Lots of women crave spicy food when they’re pregnant but worry that spicy foods will harm their baby. Consuming spicy food in pregnancy is totally safe – it won’t affect your baby whatsoever and it can even provide some surprising benefits.

Cravings during pregnancy are usually for strange combinations or ‘odd’ foods like pickles, tomato juice and even burgers topped with marmalade (!)

Cravings typically start during the first trimester and most likely to be caused by rapidly changing hormones in your body. According to research conducted by Frontiers in Psychology, an estimated 50-90% of women experience cravings for specific foods during pregnancy.

If you’re craving spicy foods when pregnant, there are a few things to keep in mind.

Start Slow

You may not be used to eating spicy food like chilies, jalapenos, or hot curries, so don’t overwhelm your digestive system with too much too soon (if you can help it). Large amounts of spicy food can cause diarrhea, heartburn and GI discomfort – especially in the third trimester.

Is eating spicy food during pregnancy safe for the baby?

Stay Hydrated

Spicy foods can induce sweating, which is actually really helpful during pregnancy as it cools down the body. For this reason, especially in summer, it’s really important to stay hydrated. Drink plenty of water every day and if you’re experiencing indigestion, drink between rather than with meals.

Did you know that regular intake of spicy foods can change the ‘flavour’ of your amniotic fluid and influence your baby’s tastebuds? A foetus starts swallowing amniotic fluid at around ten weeks and what you eat during pregnancy could affect your child’s flavour preferences later on.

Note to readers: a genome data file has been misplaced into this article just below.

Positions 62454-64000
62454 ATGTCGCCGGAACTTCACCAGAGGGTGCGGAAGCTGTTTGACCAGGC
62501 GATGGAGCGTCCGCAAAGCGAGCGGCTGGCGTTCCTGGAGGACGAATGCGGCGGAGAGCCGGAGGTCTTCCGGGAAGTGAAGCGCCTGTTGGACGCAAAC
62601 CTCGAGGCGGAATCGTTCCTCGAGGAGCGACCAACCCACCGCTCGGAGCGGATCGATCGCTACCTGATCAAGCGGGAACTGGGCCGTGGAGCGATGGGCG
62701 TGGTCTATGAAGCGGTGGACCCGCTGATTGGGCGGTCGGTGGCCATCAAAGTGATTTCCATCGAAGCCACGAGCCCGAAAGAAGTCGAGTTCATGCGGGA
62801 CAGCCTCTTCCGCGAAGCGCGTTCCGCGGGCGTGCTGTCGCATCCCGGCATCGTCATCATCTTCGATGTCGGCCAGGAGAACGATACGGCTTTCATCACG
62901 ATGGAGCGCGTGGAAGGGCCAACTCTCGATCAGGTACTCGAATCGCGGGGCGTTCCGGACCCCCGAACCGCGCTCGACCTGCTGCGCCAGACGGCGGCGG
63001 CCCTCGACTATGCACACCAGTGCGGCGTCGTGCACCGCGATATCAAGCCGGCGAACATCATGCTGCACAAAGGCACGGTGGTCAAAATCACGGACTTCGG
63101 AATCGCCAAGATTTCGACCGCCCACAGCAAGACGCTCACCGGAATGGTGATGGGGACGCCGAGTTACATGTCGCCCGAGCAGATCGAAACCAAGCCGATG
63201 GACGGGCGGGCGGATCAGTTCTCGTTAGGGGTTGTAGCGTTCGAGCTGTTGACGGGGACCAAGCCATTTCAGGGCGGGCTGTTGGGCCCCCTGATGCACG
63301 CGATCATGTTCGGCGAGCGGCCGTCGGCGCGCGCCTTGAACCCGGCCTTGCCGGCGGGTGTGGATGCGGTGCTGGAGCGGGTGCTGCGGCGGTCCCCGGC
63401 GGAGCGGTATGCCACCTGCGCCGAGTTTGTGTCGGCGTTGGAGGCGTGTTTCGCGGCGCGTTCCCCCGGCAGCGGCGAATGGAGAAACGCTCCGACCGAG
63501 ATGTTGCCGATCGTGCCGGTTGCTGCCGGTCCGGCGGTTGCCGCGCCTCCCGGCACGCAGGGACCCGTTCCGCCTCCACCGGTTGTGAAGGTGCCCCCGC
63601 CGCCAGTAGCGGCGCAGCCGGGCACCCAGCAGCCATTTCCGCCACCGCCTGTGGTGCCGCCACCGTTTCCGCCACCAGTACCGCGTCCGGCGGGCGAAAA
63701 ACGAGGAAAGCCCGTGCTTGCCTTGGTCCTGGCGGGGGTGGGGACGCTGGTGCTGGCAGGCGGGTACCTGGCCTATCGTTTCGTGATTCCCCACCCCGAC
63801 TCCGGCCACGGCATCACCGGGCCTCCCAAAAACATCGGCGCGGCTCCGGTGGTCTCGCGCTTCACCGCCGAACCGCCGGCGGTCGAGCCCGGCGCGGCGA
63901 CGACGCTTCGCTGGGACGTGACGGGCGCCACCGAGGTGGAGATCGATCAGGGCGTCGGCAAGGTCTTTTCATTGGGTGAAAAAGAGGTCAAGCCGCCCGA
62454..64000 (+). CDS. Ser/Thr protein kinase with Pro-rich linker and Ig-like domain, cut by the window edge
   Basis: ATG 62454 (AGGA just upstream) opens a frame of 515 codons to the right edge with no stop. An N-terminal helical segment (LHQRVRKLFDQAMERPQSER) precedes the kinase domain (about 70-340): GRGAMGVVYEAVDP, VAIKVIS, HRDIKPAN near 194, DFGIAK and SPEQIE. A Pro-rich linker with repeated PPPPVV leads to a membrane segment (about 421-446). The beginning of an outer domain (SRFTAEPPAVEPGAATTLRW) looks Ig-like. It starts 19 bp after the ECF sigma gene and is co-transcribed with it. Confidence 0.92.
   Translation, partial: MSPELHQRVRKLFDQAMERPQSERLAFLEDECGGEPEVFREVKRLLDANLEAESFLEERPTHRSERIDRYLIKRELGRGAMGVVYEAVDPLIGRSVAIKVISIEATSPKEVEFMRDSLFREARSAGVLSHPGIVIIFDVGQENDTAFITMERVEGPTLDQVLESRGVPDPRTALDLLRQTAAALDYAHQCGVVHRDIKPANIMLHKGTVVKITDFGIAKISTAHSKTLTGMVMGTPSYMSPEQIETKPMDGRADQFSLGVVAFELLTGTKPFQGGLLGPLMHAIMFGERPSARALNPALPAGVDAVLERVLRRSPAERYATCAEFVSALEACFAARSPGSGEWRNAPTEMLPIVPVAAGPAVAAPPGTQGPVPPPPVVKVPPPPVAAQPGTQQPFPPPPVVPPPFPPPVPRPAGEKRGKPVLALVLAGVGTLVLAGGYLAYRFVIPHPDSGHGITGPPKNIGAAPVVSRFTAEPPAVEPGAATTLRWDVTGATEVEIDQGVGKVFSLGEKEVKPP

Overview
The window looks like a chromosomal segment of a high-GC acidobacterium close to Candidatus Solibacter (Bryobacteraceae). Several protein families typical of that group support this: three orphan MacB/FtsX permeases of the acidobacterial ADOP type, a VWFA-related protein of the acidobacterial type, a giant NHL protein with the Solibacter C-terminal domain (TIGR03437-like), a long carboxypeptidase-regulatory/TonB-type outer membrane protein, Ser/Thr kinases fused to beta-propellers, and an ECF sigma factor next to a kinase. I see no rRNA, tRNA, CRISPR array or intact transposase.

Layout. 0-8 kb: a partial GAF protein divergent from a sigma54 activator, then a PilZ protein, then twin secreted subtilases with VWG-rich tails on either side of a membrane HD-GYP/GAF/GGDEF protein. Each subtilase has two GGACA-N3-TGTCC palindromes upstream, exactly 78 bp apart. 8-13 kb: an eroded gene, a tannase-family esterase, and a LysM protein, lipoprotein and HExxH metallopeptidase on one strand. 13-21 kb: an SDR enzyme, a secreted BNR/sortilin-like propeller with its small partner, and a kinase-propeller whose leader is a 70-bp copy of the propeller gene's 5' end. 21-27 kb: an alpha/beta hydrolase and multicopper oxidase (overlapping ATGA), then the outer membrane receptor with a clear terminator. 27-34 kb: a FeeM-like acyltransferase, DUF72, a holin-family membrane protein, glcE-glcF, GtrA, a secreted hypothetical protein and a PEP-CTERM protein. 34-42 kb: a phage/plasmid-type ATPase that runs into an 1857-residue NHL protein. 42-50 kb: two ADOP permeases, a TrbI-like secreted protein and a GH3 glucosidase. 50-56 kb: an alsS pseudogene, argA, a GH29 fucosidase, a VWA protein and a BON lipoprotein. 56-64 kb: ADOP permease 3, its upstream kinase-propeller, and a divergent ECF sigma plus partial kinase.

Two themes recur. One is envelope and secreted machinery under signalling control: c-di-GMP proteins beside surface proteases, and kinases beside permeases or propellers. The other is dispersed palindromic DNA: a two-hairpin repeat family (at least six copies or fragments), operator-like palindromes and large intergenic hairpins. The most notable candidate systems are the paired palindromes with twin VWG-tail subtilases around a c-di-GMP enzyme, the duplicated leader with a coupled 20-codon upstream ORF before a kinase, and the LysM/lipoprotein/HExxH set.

Will eating spicy food during pregnancy induce labour?

Lots of people swear that spicy foods induce labour, but there’s no evidence to suggest so. If your body isn’t ready for labour then eating spicy food won’t change this.

Recently, I published this post about warming foods and pregnancy, which talks about how naturally warming foods can help restore balance in the body and manage symptoms such as nausea and fatigue.

Not to be confused with spicy foods, warming foods warm up your digestive system and can nourish the kidneys, heal the gut and raise yang levels in the body. Chilli, garlic and ginger are all examples of warming foods that are great for pregnant women with cold hands and feet or lack of energy.

If you’d like more information about how what you eat can affect your chances of conceiving, nutritional considerations when you’re pregnant and how dietary changes can be implemented into parenthood, book an appointment with me today. I operate out of Brunswick Health on Melville Road, Brunswick.

Wondering what a pregnancy naturopath actually does? Read all about how I work here.

Leave a comment